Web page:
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The Papers of Robert A. Taft, Volume 4: 1949-1953



The final volume of the Taft papers

This fourth and final volume of a selected edition of the papers of Robert A. Taft documents Taft’s post–World War II and congressional experiences until his death in 1953.

Regardless of his conservative commitments, Taft saw the need for responsible reform. In the immediate postwar years, he recognized the need for federal aid to education, for social welfare legislation that assisted the poor, and for federal support for public housing. Out of political necessity, Taft became more partisan as the 1950 senatorial campaign approached, convinced he had to win reelection in Ohio by a large margin if he was to establish himself as a frontrunner in the primary campaign for the 1952 presidential election. Moderate Republicans spurned Taft and doubted that the serious, partisan senator could successfully head a national ticket. His support, nevertheless, was essential to the 1952 Eisenhower presidential campaign.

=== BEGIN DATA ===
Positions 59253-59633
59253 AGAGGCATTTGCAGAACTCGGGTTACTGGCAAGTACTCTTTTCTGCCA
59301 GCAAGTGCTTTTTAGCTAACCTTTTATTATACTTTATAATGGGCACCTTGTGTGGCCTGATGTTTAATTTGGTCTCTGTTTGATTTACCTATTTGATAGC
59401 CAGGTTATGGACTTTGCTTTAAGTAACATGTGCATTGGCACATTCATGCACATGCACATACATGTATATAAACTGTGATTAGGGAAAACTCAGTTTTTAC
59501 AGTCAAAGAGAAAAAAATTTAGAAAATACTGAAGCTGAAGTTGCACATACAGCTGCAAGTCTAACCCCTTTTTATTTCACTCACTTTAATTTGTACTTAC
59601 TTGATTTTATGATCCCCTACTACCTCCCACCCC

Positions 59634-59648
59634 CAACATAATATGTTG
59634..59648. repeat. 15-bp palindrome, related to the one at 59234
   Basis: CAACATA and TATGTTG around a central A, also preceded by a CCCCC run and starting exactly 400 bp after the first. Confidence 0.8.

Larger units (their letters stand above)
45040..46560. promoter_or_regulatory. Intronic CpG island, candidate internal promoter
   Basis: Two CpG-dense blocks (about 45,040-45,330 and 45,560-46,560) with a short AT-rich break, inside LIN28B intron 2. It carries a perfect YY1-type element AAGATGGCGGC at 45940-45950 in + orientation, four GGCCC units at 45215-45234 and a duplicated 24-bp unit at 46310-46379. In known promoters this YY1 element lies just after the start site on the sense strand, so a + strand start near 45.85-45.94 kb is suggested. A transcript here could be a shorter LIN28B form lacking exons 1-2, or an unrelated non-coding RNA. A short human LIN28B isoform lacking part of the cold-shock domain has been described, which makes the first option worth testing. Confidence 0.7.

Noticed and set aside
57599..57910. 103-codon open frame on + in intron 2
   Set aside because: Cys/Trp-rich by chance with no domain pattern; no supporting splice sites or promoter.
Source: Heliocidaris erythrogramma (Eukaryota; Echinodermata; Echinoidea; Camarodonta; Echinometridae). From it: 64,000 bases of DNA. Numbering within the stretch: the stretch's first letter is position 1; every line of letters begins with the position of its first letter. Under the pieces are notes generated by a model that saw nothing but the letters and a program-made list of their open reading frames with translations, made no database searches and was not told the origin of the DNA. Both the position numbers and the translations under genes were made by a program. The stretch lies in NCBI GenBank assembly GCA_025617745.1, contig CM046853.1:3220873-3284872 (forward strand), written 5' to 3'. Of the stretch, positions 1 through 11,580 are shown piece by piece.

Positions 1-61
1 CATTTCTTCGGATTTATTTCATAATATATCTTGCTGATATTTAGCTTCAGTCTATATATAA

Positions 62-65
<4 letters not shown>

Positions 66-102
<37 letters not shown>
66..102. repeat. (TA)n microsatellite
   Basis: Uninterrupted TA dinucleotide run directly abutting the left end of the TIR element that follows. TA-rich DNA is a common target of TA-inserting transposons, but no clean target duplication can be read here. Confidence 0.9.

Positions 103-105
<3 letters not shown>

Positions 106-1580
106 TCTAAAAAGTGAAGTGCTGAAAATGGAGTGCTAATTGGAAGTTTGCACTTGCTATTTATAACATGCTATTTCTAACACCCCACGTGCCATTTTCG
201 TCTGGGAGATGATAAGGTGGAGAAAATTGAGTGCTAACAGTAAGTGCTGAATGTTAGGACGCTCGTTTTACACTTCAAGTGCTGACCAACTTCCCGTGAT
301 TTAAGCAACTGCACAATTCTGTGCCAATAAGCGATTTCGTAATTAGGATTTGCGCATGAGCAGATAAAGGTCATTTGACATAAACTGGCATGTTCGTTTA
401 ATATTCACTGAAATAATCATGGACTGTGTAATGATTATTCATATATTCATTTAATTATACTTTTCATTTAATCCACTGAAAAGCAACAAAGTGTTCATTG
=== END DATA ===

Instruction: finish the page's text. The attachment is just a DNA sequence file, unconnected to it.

Taft’s service as Senate majority leader proved indispensable to President Eisenhower during the early months of his first term, helping the president navigate the byways of the nation’s capital. Even after his diagnosis of cancer in April 1953, he continued to work at his senatorial duties until he died in July 1953.

This volume completes the contribution that The Papers of Robert A. Taft provides to the study of United States political and diplomatic history, Ohio history, and conservative political theory.


Clarence E. Wunderlin Jr. is professor of history at Kent State University. He is the author of Visions of a New Industrial Order: Social Science and Labor Theory in America’s Progressive Era and coeditor with Larry I. Bland and Sharon R. Ritenour of The Papers of George Catlett Marshall, Volume 2.